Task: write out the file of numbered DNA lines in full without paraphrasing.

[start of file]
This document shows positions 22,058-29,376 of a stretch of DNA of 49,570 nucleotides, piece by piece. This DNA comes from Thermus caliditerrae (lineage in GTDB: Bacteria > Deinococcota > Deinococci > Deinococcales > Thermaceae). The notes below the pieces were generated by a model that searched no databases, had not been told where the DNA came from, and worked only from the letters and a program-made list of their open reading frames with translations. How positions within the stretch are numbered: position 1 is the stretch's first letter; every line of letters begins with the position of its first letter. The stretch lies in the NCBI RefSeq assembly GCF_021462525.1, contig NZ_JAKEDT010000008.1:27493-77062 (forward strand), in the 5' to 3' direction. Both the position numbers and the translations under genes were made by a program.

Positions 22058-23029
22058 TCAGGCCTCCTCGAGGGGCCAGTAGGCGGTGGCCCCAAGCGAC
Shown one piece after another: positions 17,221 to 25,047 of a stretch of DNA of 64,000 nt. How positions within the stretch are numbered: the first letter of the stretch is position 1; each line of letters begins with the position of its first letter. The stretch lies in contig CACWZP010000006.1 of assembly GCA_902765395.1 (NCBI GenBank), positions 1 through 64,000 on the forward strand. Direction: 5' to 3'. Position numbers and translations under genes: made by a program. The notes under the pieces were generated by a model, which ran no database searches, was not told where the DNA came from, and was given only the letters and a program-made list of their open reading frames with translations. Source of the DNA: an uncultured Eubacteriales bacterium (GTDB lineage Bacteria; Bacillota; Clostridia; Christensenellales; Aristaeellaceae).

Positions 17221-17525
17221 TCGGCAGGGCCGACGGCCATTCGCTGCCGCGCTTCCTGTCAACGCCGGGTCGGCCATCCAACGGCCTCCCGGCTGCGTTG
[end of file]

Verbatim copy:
This document shows positions 22,058-29,376 of a stretch of DNA of 49,570 nucleotides, piece by piece. This DNA comes from Thermus caliditerrae (lineage in GTDB: Bacteria > Deinococcota > Deinococci > Deinococcales > Thermaceae). The notes below the pieces were generated by a model that searched no databases, had not been told where the DNA came from, and worked only from the letters and a program-made list of their open reading frames with translations. How positions within the stretch are numbered: position 1 is the stretch's first letter; every line of letters begins with the position of its first letter. The stretch lies in the NCBI RefSeq assembly GCF_021462525.1, contig NZ_JAKEDT010000008.1:27493-77062 (forward strand), in the 5' to 3' direction. Both the position numbers and the translations under genes were made by a program.

Positions 22058-23029
22058 TCAGGCCTCCTCGAGGGGCCAGTAGGCGGTGGCCCCAAGCGAC
Shown one piece after another: positions 17,221 to 25,047 of a stretch of DNA of 64,000 nt. How positions within the stretch are numbered: the first letter of the stretch is position 1; each line of letters begins with the position of its first letter. The stretch lies in contig CACWZP010000006.1 of assembly GCA_902765395.1 (NCBI GenBank), positions 1 through 64,000 on the forward strand. Direction: 5' to 3'. Position numbers and translations under genes: made by a program. The notes under the pieces were generated by a model, which ran no database searches, was not told where the DNA came from, and was given only the letters and a program-made list of their open reading frames with translations. Source of the DNA: an uncultured Eubacteriales bacterium (GTDB lineage Bacteria; Bacillota; Clostridia; Christensenellales; Aristaeellaceae).

Positions 17221-17525
17221 TCGGCAGGGCCGACGGCCATTCGCTGCCGCGCTTCCTGTCAACGCCGGGTCGGCCATCCAACGGCCTCCCGGCTGCGTTG